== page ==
(ABC News) -- Caroline Pla has played football for six years – more than half her life. The 11-year-old offensive guard started playing Pop Warner flag football when she was 5, and when she hit fifth grade, she joined the Junior Varsity Catholic Youth Organization team, the Romans, in the Archdiocese of Philadelphia.
According to her coaches and teammates, Caroline was a good player, chosen to play on the all-star team at the end of the 2012 season.
But the season has ended, and an archdiocese rule -- which bans girls from playing football in the Catholic Youth Organization -- could bring Caroline's promising football career to an end.
"After the second game of the season, we got a call from the archdiocese telling us there had been a complaint, and that Caroline had to stop playing immediately," Marycecilia Pla, Caroline's mother, told ABC News. "They eventually agreed to let her finish the season, but that was it."
Pla said her daughter had played Catholic Youth Organization football for two years, and nobody on the team, including the coaches and parents, knew that girls weren't allowed to play in CYO games. The phone call came as a total surprise.
"At first, everybody was like 'Whoa, there's a girl,' but then they accepted me," Caroline told ABC station WPVI in Philadelphia.
Her parents and coaches delayed telling Caroline that 2012 could be her last season, waiting until the Romans lost its second play-off game at the end of the season.
"She wasn't happy about it, but her first question was 'What about Gracie?" Pla said. Gracie is Caroline's biggest fan, a fourth- grader who went to all the Romans' practices and games, and couldn't wait to follow in Caroline's cleats when she got to fifth grade.
Caroline also worried about the other girls who'd looked up to her and wanted to play CYO football when they came of age.
"After the all-star game, a little third-grader came up to Caroline and asked to have her picture taken with her," Pla said. "Caroline wants to make sure she can play."
At the end of the season, Caroline called the Archdiocese of Philadelphia to thank it for letting her to finish the season, and to ask it to change the rule so that she could continue to play football, but she never heard back, her mother said.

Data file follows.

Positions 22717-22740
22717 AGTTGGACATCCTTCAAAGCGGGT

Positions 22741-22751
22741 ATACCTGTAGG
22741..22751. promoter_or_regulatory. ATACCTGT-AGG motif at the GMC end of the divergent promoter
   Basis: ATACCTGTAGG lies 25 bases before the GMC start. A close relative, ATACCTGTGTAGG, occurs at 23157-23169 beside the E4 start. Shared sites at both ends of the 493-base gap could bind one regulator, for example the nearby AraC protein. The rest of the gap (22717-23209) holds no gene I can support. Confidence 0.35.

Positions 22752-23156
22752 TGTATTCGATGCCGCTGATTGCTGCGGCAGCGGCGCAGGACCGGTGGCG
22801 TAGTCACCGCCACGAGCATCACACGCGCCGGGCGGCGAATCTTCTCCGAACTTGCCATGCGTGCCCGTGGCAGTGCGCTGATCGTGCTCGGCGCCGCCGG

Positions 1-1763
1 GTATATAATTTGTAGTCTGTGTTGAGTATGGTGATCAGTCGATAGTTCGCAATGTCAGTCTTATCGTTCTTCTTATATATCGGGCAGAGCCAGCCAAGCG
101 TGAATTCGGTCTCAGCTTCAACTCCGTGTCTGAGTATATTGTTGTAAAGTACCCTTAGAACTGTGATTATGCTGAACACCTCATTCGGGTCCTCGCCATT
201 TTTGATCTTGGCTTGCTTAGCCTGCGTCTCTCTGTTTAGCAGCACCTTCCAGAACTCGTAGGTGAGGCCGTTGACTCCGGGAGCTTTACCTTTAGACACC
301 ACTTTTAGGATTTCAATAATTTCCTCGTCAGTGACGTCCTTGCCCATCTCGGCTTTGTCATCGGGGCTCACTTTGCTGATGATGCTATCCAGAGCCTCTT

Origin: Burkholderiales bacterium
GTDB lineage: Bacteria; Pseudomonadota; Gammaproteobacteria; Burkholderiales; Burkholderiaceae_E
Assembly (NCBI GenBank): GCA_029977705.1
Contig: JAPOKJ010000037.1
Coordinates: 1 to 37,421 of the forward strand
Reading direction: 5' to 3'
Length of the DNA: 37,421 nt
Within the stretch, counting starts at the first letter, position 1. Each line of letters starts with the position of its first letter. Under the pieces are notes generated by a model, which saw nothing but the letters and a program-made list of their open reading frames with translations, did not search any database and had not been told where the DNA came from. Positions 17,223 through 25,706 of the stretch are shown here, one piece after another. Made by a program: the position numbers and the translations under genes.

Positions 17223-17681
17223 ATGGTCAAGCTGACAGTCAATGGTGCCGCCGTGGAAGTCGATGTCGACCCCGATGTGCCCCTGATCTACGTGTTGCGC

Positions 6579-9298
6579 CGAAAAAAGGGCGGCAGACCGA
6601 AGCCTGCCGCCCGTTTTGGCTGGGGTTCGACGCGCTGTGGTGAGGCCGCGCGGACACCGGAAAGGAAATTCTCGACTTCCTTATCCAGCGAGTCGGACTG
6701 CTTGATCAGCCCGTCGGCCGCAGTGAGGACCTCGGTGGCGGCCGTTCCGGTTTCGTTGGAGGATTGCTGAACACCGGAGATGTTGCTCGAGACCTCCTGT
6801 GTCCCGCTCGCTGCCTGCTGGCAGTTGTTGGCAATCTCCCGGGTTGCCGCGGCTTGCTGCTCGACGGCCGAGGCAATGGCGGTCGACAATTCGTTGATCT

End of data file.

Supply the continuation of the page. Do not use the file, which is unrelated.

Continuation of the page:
So Pla – with the urging of her 16-year-old son – started an online petition at Change.org -- the online cause-fighting petition site where a teenage girl petitioned Hasbro for gender-neutral Easy Bake Ovens and another implored EA Sports to include female characters in its soccer video games -- to collect enough signatures to get the Catholic Youth Organization to change its rule.
"It's been incredible to see all these people support her," Pla told ABC News. "Her teammates, Sam Gordon, the 9-year-old girl football player who's been in the news, the players from a women's professional football league, even a nun from the archdiocese all signed it and told her to keep fighting."
The petition, "Archdiocese of Philadelphia CYO Office: Stop Discrimination – Change the CYO Football Rule – Allow Girls to Play," has nearly 8,000 signatures from people around the world. The most popular comment on the petition is from one of Caroline's former teammates.
"I played with Caroline this year, and she is AMAZING! Let her keep doing what she loves," Michael Cuozzo wrote.
The Philadelphia Archdiocese has defended its rule, calling it a necessary safety measure.
"CYO football is a full-contact sport designated for boys," archdiocese spokesman Ken Gavin wrote in a statement to ABC News. "There has been some perceived ambiguity in the policy regarding this point. It is currently being reviewed and will be addressed moving forward to provide complete clarity."
Pla said this explanation for the rule isn't fair to her daughter, or her daughter's coaches.
"At this age, Caroline is bigger than some of the boys, and she's gone up against boys both bigger and smaller," Pla said. "But she had great coaches, so she's playing the right way, the safe way.
The boys never treated her different because she's a girl, and she was a good player."
The archdiocese has said it's reviewing its ban, and Pla that now that now that the holidays are over, she hopes to see a change.
"Her teammates don't want to see her go out this way," Pla told ABC News. "They want to see her back next season. And Caroline wants to play but mostly just wants to make sure other girls can play too."